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Publication numberUS4944116 A
Publication typeGrant
Application numberUS 07/400,557
Publication dateJul 31, 1990
Filing dateAug 30, 1989
Priority dateSep 1, 1988
Fee statusLapsed
Also published asDE58900629D1, EP0360780A1, EP0360780B1
Publication number07400557, 400557, US 4944116 A, US 4944116A, US-A-4944116, US4944116 A, US4944116A
InventorsFranz Mewald
Original AssigneeMewald Gesellschaft M.B.H.
Export CitationBiBTeX, EndNote, RefMan
External Links: USPTO, USPTO Assignment, Espacenet
Sensor strip
US 4944116 A
A sensing strip for stopping or reversing the drive of a door or other movable member having an edge along which the hollow light guide profile is provided. The sensing strip has an elongated hollow body connected to the edge of the door by a support and is formed internally with a hollow light guide profile forming the leading edge with the body. This profile has an elongated slit which spreads upon deformation of said body to permit escape of light forming light beam traversing the hollow light guide profile, thereby diminishing the lighting reaching a receiver at an end of the sensing strip.
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I claim:
1. A sensing strip for a movable member having an edge and a drive for said movable member, said sensing element comprising:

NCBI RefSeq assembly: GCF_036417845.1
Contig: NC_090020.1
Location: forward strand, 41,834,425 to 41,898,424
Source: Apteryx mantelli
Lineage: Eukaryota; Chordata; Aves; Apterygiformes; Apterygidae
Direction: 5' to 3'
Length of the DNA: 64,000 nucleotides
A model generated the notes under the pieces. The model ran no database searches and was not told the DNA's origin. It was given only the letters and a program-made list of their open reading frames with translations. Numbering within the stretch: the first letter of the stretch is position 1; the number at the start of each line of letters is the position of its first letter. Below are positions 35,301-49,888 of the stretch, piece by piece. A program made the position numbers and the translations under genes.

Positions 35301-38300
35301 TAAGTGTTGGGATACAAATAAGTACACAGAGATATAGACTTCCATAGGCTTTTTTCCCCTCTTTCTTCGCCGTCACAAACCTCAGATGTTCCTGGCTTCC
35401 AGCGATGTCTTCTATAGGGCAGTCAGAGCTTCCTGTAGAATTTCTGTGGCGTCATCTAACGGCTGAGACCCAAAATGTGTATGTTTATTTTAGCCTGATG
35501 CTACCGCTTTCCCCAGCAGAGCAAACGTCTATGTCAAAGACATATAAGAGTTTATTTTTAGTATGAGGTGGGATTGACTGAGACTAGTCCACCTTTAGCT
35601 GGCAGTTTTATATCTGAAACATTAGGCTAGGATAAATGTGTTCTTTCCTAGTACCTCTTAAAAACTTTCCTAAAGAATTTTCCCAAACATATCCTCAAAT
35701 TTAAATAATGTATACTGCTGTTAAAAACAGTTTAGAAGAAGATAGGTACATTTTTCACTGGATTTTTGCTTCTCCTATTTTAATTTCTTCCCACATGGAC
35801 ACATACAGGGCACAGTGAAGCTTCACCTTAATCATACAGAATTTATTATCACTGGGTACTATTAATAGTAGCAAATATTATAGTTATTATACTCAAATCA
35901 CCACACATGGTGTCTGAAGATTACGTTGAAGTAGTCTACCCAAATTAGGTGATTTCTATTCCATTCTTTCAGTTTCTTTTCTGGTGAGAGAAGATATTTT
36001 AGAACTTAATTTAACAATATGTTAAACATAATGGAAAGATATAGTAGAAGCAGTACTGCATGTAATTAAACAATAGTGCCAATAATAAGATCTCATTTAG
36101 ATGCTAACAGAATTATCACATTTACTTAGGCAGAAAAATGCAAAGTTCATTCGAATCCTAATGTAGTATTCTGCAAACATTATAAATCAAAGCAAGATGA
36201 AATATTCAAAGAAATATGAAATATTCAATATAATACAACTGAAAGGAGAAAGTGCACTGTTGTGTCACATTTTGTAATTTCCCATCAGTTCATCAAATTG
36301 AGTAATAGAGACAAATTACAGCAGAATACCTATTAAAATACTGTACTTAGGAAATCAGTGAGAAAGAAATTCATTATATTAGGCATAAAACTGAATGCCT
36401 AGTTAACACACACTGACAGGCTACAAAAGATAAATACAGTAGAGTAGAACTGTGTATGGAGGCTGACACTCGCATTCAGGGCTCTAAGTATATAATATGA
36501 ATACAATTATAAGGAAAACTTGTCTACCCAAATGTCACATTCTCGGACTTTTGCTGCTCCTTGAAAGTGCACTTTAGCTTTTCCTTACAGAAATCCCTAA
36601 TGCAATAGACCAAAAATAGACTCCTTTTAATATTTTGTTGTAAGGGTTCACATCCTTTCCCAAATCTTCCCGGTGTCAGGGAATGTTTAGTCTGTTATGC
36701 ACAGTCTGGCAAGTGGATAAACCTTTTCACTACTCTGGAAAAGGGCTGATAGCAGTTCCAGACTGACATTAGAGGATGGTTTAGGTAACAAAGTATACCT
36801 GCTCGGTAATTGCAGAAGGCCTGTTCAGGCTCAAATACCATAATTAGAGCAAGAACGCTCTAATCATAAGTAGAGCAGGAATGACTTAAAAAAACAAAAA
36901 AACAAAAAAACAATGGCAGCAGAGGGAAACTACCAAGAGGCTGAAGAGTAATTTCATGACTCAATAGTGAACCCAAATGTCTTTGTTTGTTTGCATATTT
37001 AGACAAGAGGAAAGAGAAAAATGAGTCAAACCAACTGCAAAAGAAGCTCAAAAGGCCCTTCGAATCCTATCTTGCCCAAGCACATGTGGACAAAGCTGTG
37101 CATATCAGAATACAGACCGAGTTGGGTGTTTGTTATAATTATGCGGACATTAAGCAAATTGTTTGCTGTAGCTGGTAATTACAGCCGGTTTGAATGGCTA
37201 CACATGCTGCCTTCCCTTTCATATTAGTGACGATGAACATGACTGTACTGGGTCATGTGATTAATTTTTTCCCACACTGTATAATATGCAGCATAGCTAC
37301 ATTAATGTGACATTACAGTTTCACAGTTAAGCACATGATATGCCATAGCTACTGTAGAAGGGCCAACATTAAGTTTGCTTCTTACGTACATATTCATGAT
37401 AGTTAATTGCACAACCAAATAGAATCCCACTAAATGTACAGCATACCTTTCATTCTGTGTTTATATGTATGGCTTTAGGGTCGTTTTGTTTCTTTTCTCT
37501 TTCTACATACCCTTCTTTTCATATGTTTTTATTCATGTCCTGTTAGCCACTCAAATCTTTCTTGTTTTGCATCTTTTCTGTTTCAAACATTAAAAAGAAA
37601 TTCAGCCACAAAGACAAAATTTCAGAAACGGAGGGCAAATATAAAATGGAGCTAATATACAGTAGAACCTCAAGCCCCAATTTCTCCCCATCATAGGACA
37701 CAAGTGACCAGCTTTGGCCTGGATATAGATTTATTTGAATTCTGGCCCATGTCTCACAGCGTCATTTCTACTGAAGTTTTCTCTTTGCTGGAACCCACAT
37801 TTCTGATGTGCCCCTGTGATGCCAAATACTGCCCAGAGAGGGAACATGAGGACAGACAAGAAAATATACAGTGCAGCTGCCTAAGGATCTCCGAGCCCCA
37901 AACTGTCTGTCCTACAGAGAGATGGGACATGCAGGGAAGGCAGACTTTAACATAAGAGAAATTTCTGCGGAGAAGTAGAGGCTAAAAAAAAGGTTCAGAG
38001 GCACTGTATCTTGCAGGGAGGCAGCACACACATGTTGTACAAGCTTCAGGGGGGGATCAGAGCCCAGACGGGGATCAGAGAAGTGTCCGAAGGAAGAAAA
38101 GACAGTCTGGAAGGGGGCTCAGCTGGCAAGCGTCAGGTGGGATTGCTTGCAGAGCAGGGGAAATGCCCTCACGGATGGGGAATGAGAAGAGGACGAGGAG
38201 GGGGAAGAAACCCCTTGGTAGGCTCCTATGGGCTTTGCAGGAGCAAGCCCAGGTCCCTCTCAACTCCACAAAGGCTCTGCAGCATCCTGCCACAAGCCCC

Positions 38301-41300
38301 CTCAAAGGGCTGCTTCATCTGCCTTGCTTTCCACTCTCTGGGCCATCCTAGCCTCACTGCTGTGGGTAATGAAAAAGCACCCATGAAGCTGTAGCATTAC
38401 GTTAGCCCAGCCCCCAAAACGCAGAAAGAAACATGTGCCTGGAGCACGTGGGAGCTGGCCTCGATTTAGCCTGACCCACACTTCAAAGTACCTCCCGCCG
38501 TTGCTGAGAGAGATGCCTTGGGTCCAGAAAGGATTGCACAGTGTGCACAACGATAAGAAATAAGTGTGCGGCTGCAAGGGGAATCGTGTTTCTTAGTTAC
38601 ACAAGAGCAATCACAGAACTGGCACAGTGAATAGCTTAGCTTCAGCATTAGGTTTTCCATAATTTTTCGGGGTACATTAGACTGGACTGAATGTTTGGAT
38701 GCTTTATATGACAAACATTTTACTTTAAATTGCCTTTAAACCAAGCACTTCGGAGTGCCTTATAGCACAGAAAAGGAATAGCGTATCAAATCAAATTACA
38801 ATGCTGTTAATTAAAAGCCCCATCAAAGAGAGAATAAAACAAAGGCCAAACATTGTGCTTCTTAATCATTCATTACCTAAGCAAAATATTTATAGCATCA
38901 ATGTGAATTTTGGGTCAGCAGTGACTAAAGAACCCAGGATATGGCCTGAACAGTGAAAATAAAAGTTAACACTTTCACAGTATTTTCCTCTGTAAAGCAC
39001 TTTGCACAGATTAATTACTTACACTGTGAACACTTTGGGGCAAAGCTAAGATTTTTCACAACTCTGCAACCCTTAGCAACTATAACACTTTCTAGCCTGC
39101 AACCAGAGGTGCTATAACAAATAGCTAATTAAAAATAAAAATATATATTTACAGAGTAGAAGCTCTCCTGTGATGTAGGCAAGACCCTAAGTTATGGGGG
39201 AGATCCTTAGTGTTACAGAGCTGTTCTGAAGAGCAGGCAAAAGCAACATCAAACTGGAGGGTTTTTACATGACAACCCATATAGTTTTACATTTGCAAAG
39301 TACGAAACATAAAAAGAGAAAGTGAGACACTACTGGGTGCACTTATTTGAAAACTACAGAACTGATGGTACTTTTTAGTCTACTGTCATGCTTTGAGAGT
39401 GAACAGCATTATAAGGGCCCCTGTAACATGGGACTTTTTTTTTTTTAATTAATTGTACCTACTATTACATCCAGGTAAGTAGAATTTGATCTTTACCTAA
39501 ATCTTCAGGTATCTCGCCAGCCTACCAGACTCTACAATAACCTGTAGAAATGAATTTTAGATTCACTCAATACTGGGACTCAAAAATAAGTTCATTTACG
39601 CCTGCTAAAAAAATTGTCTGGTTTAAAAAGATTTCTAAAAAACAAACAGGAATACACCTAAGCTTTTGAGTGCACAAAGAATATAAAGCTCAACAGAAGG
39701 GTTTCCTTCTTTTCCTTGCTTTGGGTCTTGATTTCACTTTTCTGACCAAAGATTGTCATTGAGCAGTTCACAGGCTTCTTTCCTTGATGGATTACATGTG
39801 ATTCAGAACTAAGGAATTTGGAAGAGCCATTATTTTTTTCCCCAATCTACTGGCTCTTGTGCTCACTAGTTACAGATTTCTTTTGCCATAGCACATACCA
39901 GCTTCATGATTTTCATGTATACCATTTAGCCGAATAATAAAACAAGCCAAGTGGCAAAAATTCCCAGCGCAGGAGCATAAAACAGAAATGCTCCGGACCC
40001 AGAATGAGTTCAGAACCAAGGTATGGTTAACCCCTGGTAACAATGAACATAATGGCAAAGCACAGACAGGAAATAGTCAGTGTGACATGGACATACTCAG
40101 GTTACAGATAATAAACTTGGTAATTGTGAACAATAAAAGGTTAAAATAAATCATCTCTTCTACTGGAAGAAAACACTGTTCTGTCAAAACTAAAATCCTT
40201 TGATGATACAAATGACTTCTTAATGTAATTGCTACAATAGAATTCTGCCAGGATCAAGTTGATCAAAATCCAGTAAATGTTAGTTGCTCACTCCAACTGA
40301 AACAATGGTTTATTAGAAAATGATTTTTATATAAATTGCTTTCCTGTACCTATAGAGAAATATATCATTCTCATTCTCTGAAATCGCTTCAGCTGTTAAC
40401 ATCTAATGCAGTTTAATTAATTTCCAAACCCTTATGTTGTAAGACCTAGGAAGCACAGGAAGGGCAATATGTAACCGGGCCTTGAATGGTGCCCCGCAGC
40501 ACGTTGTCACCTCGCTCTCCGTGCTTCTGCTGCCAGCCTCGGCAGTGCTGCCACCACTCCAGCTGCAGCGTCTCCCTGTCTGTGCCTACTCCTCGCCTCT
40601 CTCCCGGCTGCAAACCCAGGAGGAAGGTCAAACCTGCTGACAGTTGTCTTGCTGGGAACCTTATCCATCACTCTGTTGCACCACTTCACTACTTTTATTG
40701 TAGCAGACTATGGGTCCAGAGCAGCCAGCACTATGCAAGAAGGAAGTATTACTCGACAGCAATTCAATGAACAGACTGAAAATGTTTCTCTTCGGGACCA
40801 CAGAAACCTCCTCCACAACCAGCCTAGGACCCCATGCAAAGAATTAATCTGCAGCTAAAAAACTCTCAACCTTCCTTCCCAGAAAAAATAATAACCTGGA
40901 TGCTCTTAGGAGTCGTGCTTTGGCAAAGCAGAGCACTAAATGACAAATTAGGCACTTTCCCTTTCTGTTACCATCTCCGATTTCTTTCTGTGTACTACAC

an elongated hollow elastically deformable body extending along said edge;
a support connecting said body to said edge and extending therealong;
a hollow light guide profile formed in said body at a side thereof opposite said support and constituting a leading edge portion with said hollow body, said hollow light guide profile being provided with a slit within said body whereby a light from said light beam traversing said hollow light guide profiles can escape upon spreading of said slit;
a light source generating said light beam at one end of said body directing said light beam into said hollow light guide profiles; and
a light receiver operatively connected to said drive for controlling same and disposed to receive said light beam in an undeformed state of said body, whereby a deformation force applied to said body spreads said slit and reduces light reaching said receiver.
2. The sensing strip defined in claim 1 wherein said hollow light guide profile has an axis, said slit being parallel to said axis.
3. The sensing strip defined in claim 1 wherein said slit extends substantially the entire length of said light beam.
4. The sensing strip defined in claim 1 wherein said body is formed with a plurality of mutually parallel hollow light guide profiles each having a respective slit and a respective light beam.
5. The sensing strip defined in claim 1 wherein said hollow light guide profile is angled along the length thereof, further comprising mirrors at angled portions of said hollow light guide profile targeting said beam on said receiver in an undeformed state of said body.
6. The sensing strip defined in claim 1 wherein the interior of said hollow light guide profile is internally reflected.
7. The sensing strip defined in claim 1 wherein said hollow light guide profile has a circular cross section.